While most of today’s challenges seem to be related to COVID-19, this week IBM issued one of its own—one that has nothing to do with the pandemic. On May 4, 2016. IBM first made quantum computing accessible to the public. To celebrate the fourth anniversary of the occasion, the company decided to challenge the public to program its quantum computers.
IBM quantum background
Over the past four years, IBM added a total of 18 quantum systems to its cloud service. Keeping one quantum machine calibrated and running is difficult. To maintain 18 of these advanced computers running around the clock is a fantastic engineering and operational feat.
How popular is this herd of quantum computers? Their collective usage statistics are staggering. IBM’s quantum cloud has allowed 225,000 global users to run more than 175 billion quantum circuits. Moreover, IBM quantum computers have helped scientists write over 200 scientific research papers.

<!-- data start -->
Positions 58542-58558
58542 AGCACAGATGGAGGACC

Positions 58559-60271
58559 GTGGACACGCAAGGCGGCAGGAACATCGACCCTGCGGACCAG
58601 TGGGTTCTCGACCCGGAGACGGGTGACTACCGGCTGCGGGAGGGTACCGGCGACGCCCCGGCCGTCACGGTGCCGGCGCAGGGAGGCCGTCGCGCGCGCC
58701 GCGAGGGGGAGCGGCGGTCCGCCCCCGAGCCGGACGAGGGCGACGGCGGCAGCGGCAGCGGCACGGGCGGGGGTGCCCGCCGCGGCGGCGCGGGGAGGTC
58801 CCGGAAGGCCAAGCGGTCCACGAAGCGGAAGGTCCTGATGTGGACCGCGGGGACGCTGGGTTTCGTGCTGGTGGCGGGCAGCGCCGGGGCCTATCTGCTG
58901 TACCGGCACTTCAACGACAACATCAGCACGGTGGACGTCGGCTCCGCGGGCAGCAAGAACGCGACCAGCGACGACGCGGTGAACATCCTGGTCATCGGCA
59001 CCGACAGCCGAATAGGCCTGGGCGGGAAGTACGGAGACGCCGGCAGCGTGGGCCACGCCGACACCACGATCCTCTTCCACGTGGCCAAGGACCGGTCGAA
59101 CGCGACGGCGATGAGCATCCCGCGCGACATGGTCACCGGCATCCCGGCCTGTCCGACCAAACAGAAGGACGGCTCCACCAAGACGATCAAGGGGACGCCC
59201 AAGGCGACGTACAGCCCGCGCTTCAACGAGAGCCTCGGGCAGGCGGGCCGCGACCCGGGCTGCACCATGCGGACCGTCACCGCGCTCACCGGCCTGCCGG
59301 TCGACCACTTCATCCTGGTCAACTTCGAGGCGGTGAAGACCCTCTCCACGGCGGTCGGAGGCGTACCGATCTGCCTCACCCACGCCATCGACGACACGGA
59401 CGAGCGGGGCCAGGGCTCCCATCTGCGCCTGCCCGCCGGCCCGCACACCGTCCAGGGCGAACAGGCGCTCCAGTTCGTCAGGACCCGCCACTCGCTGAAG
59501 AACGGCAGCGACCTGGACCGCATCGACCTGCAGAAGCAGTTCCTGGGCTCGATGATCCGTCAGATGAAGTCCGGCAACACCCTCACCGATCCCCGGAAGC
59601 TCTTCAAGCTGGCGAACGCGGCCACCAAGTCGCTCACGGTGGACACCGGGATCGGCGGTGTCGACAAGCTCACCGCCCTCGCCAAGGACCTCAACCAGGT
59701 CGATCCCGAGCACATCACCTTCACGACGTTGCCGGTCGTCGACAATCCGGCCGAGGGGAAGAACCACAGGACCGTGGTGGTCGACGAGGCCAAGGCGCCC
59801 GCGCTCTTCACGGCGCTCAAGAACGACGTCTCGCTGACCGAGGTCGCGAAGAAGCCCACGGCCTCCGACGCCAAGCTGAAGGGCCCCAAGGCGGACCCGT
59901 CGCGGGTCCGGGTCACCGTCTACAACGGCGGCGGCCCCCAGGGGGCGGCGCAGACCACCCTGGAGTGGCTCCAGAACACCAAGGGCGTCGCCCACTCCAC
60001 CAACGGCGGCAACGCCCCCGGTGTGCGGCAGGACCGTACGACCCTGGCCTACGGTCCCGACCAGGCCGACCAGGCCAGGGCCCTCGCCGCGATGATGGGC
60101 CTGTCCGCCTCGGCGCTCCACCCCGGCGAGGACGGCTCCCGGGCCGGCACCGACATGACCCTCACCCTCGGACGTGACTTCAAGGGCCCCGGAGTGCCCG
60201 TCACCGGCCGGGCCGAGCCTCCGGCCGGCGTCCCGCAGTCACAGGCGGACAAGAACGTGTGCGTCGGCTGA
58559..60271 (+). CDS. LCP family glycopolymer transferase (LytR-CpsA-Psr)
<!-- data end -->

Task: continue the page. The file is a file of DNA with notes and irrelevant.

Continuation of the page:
The IBM Quantum Challenge begins May 4th and runs through May 8th. It consists of four exercises that range from super easy to difficult. There is no charge to participate or for quantum computer time. Just sign up for an account—it doesn’t make any difference if you are an experienced developer, a student or if you are just curious about quantum computing. In recognition of everyone’s participation, IBM is awarding digital badges and providing additional sponsorship to the Python Software Foundation.
As an analyst, this challenge is not only good for IBM; it is also beneficial for the general public from an educational standpoint. It provides an inside look at the fundamentals of quantum computing with a non-threatening hands-on approach. As for myself, I’m all in. If you want to try the challenge, you can get more information here.